RNC Dispatch 3 — The Political Enemies of Spend Management

I've always been a left-leaning Republican often skeptical of his own party since I was ten years old. At the time, I announced to my grandmother, who was long active in the Democratic Party, that I believed the bilge she served up on the daily ride home from school was nothing more than socialist hogwash. Still, I never fell hook, line and sinker for the party line. In college, when I served as an editor of the conservative/libertarian publication at the University of Pennsylvania, I nearly walked out of a meeting with one of our outside funders after finding myself at a loss for words at their insistence that we adopt a certain plank in our publication. Since then, I've never felt 100% at home in either party's camp, and most recently, have come to really despise the free-spending, special interest embracing ways of the Bush administration.

But that's not to say that other politicians would necessarily make me any happier. Because of this, I've created a little test to help Spend Matters readers determine who should be on their Spend Management black list. In other words, those types of political leaders (both in the US and abroad) who will stand against Spend Management in the private sector (versus government, an important distinction) rather than for it. To wit, the political enemies of Spend Management are those:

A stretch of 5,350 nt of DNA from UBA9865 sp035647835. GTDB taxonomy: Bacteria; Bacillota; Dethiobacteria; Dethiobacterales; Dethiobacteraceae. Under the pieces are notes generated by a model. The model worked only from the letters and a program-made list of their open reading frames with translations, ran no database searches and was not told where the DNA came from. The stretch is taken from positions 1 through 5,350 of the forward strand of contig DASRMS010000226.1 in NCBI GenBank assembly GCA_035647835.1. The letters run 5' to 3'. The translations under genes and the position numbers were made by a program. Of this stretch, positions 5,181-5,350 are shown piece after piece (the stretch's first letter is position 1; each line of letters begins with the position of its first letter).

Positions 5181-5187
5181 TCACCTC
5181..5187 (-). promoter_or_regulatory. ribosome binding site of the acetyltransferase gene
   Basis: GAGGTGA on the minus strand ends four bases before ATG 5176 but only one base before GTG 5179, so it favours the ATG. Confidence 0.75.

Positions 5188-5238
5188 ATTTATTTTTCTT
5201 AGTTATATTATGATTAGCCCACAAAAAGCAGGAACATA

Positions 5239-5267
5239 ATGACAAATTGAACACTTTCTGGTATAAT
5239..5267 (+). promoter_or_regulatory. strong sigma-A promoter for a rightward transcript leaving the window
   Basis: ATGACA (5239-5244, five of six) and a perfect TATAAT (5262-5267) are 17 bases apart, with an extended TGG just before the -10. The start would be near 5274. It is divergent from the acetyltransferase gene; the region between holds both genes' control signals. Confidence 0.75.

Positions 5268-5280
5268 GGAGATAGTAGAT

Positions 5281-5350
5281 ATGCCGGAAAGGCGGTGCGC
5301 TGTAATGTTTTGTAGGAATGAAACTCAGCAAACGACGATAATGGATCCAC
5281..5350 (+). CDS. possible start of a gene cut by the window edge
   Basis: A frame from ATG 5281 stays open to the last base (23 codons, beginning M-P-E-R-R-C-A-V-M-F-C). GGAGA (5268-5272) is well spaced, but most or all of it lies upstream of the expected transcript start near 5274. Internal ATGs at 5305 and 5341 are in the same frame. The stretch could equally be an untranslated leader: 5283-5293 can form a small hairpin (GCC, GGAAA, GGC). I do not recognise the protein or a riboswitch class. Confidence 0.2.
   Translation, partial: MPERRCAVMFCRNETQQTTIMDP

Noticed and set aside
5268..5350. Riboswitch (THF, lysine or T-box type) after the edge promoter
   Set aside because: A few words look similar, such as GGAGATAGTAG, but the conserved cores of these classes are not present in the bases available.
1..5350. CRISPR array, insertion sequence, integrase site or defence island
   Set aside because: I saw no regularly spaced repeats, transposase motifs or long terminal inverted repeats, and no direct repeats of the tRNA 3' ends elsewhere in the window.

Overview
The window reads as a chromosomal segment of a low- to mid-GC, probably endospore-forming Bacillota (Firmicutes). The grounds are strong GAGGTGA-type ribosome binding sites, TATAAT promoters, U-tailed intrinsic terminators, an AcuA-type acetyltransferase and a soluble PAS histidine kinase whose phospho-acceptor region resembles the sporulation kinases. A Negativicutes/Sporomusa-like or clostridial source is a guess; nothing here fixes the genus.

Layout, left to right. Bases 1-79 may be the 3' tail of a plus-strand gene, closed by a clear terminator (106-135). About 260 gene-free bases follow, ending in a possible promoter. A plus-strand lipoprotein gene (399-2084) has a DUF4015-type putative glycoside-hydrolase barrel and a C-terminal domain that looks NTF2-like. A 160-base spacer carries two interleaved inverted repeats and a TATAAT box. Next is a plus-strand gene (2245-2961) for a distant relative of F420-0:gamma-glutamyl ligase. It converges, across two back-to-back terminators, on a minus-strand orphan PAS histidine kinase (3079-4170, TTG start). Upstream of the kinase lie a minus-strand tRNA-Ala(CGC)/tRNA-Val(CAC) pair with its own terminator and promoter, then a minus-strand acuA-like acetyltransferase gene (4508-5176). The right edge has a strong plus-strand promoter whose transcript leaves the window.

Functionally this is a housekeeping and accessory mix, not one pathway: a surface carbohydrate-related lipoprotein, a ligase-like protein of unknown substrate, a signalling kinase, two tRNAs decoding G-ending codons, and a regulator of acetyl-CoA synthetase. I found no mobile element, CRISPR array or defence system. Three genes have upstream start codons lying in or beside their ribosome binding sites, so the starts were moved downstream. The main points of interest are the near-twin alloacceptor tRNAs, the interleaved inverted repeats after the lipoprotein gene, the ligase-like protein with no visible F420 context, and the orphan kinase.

1) Politicians who favor policy over an absence of policy (i.e., those that believe that creating new laws is somewhat better than letting the open marketplace of ideas and commerce lead the way). Hat-tip: my lovely wife.
2) Politicians who believe in "fair trade" vs. free trade.
3) Politicians who would prefer to restrict the free flow of labor and commerce at the individual level (i.e., those who are not pro-immigrant and pro right-to-work).
4) Politicians who favor short-term economic jolts over long-term economic stability in their monetary and trade policies.
5) Politicians who prioritize the needs and desires of the influential few (e.g., steel companies) over the rest of the market.

Clearly, this is not an exhaustive list. But it's a start. I've specifically tried to keep tax policy out of the equation since this is a more divisive issue. Most important, I trust that this enemies blacklist is about as non-partisan as such an effort can be. What would you add to your list of Spend Management enemies?

- Jason Busch

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